It is almost prom season again, and if you supply anything related to proms, here are some tips for capturing more prom business this year.
From car washes to caterers to spas to photographers, many businesses can add prom season to their marketing calendar and increase their revenues. Millions of dollars will be spent on everything from limo rental to new shoes. How can you get your fair share?
First, analyze the market and how your business can fill a need. Just like any other market segment, you want to gather data. Call the schools in your area and ask to speak to the sponsor or committee chair for their prom. Don’t forget private schools and home schooling associations. Viral marketing to this group can be a windfall. If you know prom-age teens, ask them to help you create a myspace page and forward it to all their friends. Here are some more mundane marketing examples to help you capture this fun and profitable market:
--Car wash companies can offer discounts on prom days, and also do a 10-point driving safety checklist to give away to teens. (Other transportation-related companies can do similar promotions.) The discount will bring the customers to you, and the checklist will give them something to hang on to with your contact information: name, phone, location, etc.
--Hair salons might be swamped already with up-dos on prom day, but to add more revenues, why not publish a “Hot Hair Colors for Prom” brochure or flyer during the weeks prior to prom day? Or, offer a color/up-do special? Or, increase the price of your up-do and include a free trim a month later? How about his & her prom specials?
--Clothing: In addition to the formals and tuxes, many will need some alterations to their outfits. Any dry cleaner can offer a before/after special, or even promote that you do “prom alterations”, such as formal hemming or strap shortening. Toss in a miniature sewing kit with your name and phone number on it. Or, deliver some of them to the schools before prom and offer an after-prom cleaning promotion.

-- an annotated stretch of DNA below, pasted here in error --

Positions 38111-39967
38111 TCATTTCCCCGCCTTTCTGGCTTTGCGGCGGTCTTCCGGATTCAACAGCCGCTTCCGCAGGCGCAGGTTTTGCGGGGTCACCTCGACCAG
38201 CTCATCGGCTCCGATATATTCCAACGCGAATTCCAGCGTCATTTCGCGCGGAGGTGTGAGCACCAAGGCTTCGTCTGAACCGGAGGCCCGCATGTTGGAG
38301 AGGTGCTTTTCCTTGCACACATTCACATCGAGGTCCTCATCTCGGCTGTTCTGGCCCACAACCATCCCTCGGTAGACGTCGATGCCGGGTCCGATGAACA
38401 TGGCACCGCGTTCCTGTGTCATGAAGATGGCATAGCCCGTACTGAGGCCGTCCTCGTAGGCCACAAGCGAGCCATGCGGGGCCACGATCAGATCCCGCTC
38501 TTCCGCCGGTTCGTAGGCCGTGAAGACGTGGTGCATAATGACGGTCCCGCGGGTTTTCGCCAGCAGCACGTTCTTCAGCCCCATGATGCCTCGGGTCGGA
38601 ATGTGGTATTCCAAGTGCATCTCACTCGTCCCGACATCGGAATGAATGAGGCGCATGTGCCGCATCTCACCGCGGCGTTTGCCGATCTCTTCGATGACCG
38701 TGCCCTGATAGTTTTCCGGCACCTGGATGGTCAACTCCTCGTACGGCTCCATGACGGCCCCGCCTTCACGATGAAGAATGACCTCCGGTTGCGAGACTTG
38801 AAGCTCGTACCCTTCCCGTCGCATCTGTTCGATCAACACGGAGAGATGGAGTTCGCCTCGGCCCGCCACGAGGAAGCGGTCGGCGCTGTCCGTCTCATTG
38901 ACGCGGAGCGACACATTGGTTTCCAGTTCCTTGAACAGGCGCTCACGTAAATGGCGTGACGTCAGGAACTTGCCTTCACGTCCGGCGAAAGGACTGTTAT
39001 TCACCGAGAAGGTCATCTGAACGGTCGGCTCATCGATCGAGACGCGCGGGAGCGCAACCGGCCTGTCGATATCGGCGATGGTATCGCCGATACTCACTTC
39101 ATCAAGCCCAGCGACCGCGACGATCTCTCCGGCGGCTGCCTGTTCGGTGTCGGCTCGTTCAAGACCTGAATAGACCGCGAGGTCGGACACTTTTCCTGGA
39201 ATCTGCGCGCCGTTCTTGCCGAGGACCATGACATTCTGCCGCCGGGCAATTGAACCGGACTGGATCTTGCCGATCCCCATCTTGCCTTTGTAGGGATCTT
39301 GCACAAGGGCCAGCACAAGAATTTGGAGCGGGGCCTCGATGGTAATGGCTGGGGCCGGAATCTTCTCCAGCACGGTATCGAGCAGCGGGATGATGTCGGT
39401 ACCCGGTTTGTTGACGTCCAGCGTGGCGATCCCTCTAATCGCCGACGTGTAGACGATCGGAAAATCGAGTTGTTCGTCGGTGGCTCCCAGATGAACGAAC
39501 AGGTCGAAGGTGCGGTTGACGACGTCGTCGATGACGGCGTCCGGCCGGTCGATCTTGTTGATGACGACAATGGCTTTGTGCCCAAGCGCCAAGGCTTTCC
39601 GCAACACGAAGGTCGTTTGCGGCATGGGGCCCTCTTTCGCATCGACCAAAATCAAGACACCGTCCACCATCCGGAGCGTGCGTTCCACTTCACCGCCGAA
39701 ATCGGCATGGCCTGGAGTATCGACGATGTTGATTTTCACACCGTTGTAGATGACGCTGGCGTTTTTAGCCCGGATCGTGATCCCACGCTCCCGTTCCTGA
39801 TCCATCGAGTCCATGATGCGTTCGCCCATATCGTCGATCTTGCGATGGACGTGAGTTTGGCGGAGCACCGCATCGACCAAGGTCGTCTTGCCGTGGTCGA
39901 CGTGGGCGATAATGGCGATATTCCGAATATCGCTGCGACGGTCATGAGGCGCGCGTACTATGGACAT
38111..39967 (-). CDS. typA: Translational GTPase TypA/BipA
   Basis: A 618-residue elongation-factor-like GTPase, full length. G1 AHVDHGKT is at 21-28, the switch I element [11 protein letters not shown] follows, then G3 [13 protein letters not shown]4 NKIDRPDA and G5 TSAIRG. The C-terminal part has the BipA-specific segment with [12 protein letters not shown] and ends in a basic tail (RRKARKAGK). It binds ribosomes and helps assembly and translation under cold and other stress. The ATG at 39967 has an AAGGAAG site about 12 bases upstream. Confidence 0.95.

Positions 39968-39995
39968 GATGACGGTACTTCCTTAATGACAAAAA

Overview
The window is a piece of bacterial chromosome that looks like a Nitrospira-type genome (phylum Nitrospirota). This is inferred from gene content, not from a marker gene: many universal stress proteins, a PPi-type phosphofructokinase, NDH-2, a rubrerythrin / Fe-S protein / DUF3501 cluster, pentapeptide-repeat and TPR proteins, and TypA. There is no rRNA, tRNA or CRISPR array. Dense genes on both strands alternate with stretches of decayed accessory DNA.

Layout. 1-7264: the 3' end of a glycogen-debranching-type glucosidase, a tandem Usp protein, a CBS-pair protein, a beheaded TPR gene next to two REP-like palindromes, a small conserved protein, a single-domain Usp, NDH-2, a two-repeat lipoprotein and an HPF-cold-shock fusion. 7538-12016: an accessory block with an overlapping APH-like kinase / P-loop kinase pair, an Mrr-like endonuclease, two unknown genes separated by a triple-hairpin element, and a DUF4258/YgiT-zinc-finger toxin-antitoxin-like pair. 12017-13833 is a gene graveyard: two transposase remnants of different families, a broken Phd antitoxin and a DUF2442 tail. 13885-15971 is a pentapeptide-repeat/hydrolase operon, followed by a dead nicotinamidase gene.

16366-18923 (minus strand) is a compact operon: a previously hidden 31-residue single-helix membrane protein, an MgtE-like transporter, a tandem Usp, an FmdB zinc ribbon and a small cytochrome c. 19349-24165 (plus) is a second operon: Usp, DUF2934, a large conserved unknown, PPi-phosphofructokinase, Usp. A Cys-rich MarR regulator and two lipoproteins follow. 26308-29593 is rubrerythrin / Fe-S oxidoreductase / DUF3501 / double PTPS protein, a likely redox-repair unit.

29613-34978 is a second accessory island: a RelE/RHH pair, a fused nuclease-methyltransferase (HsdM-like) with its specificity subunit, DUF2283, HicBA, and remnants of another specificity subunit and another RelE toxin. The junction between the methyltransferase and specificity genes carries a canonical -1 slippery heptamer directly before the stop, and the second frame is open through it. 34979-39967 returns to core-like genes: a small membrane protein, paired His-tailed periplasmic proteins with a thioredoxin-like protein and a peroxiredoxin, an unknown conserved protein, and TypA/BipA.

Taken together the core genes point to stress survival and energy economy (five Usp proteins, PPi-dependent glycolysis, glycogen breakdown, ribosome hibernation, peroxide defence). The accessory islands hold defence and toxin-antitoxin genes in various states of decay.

--Food: Restaurants and caterers can offer before prom and after prom meals. Extend your breakfast hours the day following prom. Bakers and candy-makers can make school-related goodies like cupcakes in school colors. Promote to moms who are hosting the after-parties.
--Florists: In the weeks before prom, deliver sample corsages to the schools and take advance orders for them and boutonnieres.
--Other grooming: Makeup artists can offer group rates. Any grooming business can capture prom business: leg and brow and bikini waxing, tanning, massages, facials, hair extensions, pedicures, manicures—any and everything grooming-related will be busy during the prom season. Think about how you can maximize and increase your business even more by offering packages, specials and information to this group.
Partnership marketing: Get together with other prom-related businesses in your area and create a goodie package to give away on prom night. A sample of signature cologne or shampoo, car air fresheners, restaurant coupons, photographer coupons, nail polish, calendars, cell phone and mp3 player skins, car dealer give-aways, insurance companies, colleges and so on. This is a lucrative market segment, and a great opportunity for various vendors to get their name in front of them.
For more prom-business research, I recommend:
Postcards are a great way to spread the word about your offer. Drop them off at schools and teen hangouts. Mail them to your customer list. Both inexpensive and effective! Ready to announce your Prom Special? Get 50% Off All Postcards
Seventeen's Guide to Your Perfect Prom: A Planner & Scrapbook. This is published yearly and it is a “memory book” for prom-goers, but it can give you tons of info on what’s hot this year.